- Poster presentation
- Open Access
Co-registration of 3D echo and MR data to create physical models of congenital heart malformations
© Moore et al; licensee BioMed Central Ltd. 2015
- Published: 3 February 2015
- Cardiac Malformation
- DICOM File
- Semilunar Valve
- Thumbnail Image
- Congenital Heart Malformation
MR reconstruction of virtual 3 dimensional volumes are routinely used to demonstrate cardiac malformations, particularly the complex geometric relationships between the great arteries and cardiac chambers. However, because of the need to signal average over multiple heart beats, rendering fast moving structures such as atrioventricular (AV) and semilunar valves has been limited. Echocardiography has sufficient frame rates to acquire images of moving valves in real-time 3d volumes.
We used state-of-the-art commercially-available computer software (Mimics Innovation Suite v17.0, Materialise, Belgium) to develop an efficient work flow that permits importation of 3d echo data and co-registration with MR cardiac angiograms. The AV valve plane is localized using single-shot BFFE pulse sequences prior to MR angiography. After the MR acquisition, an echocardiographic 3d volume of the moving AV valve is acquired (Philips Ie 33 Echo machine, x7-2 matrix 3d probe) and exported to Mimics as DICOM files, 30 phases and 208 slices/phase. Visual inspection of thumbnail images allows phase selection of the fully open valve. Point-to-point registration between the echo-derived AV valve anulus and the MR-derived AV valve plane permits co-registration with the whole heart angiogram. STL files are exported for 3d printing.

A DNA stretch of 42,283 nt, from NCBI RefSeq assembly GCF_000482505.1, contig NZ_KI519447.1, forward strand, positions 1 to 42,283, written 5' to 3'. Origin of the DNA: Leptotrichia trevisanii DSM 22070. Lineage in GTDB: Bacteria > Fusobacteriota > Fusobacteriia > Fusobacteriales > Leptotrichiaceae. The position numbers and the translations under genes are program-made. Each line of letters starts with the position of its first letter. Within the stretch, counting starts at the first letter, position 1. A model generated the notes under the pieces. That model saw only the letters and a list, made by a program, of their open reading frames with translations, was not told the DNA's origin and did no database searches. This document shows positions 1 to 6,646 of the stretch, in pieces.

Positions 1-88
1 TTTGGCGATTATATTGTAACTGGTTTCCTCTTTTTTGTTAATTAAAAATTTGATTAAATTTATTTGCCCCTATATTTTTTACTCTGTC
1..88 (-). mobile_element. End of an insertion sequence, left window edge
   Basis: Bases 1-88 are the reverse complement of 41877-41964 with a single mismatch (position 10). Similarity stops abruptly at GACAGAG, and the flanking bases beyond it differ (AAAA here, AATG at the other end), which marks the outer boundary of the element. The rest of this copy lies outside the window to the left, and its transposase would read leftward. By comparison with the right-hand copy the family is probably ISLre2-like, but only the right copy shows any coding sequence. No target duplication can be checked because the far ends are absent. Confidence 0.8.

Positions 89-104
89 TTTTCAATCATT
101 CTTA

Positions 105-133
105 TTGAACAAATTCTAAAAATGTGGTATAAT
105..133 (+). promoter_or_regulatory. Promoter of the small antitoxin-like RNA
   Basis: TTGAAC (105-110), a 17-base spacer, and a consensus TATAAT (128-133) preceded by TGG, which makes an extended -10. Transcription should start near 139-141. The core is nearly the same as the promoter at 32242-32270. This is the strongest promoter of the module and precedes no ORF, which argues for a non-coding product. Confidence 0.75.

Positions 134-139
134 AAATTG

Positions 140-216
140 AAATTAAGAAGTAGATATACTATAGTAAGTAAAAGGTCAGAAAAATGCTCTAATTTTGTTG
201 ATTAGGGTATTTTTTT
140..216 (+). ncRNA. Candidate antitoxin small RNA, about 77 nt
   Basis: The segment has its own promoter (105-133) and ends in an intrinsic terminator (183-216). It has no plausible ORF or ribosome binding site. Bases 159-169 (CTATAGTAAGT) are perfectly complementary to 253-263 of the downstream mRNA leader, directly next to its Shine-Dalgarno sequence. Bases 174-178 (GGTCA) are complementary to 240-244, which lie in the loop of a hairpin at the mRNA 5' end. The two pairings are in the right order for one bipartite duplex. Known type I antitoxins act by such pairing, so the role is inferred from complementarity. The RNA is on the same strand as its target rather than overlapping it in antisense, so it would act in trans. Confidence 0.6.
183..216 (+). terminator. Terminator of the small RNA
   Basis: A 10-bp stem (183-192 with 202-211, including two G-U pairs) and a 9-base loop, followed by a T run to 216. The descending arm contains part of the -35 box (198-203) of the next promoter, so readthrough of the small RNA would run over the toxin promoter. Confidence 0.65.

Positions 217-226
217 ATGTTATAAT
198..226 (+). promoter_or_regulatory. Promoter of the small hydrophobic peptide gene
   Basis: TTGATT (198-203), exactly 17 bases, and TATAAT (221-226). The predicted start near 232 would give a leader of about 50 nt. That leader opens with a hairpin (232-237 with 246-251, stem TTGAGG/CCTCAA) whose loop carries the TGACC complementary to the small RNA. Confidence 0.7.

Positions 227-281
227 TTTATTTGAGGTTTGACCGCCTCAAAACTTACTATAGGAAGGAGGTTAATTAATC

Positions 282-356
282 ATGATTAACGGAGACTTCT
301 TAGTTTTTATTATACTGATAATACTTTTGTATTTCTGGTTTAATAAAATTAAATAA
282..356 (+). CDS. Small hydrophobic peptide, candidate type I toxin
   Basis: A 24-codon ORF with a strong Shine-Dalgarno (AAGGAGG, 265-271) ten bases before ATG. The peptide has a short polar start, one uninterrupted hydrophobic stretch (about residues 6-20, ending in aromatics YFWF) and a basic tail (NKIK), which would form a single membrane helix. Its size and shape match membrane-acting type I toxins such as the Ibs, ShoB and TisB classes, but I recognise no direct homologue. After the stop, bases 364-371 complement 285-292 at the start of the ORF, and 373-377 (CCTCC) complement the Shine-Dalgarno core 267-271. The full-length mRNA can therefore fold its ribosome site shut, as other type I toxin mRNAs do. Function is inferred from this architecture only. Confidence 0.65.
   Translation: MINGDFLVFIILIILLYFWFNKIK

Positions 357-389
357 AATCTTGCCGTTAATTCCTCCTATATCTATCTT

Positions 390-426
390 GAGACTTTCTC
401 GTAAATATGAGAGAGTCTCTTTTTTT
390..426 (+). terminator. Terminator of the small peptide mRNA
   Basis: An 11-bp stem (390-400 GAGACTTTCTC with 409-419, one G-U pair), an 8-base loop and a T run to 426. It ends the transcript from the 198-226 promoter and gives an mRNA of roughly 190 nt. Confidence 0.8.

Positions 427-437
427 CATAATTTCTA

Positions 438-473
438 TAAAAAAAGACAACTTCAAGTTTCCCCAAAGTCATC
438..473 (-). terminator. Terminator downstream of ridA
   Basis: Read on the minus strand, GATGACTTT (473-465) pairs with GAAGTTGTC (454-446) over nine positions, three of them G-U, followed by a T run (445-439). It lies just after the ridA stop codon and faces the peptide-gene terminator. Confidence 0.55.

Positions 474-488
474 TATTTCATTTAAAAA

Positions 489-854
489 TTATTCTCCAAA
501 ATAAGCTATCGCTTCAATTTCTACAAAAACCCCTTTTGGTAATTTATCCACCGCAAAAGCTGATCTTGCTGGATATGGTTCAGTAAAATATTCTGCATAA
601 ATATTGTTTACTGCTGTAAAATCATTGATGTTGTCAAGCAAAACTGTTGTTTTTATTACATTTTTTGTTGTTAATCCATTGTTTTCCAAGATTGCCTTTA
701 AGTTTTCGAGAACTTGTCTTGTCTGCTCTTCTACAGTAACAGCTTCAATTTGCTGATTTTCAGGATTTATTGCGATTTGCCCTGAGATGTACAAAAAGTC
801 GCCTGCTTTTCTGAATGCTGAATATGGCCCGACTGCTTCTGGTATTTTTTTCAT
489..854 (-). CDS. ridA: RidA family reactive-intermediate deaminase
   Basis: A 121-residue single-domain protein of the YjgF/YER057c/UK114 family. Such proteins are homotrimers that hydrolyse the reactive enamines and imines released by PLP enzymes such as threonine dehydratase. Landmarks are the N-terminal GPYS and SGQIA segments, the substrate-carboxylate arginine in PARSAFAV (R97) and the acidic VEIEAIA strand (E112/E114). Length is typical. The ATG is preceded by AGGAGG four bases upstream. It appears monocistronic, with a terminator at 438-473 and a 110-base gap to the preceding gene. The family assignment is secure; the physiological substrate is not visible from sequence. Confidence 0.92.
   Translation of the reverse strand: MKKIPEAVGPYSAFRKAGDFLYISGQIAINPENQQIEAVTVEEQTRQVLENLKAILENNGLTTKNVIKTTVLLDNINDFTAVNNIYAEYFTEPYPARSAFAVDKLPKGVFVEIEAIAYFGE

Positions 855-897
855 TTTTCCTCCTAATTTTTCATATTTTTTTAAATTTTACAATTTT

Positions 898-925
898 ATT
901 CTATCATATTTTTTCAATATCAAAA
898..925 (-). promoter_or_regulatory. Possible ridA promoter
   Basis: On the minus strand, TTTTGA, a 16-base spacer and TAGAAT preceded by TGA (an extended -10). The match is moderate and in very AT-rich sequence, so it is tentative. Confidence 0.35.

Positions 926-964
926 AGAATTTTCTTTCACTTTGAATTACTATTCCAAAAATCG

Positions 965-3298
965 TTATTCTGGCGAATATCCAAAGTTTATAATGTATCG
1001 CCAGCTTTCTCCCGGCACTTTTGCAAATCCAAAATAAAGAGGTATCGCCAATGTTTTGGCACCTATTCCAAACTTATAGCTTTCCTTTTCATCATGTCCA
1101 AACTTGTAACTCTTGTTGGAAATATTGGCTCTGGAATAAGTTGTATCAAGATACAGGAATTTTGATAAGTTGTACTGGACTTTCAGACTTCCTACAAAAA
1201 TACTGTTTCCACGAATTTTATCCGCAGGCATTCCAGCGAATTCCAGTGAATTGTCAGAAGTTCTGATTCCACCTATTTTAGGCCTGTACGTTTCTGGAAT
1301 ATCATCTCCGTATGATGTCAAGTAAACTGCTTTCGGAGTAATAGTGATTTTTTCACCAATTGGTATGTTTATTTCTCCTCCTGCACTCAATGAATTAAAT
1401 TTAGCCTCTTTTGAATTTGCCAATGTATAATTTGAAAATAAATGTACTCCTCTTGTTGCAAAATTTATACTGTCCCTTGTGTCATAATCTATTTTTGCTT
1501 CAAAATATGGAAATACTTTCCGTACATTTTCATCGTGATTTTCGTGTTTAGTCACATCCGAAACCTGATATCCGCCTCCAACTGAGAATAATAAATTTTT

We have successfully combined 3d echo and MR data to create a physical model in order to plan the operative approach for a 2.5 year old child with single ventricle and single AV valve.
Echocardiographic and cardiac MR imaging technologies each have unique advantages that, until now, have been relegated to separate spheres of diagnostic imaging. Integrating these two modalities to create physical models of complex cardiac malformations will give cardiothoracic surgeons and cardiologists a powerful new tool to plan interventions.
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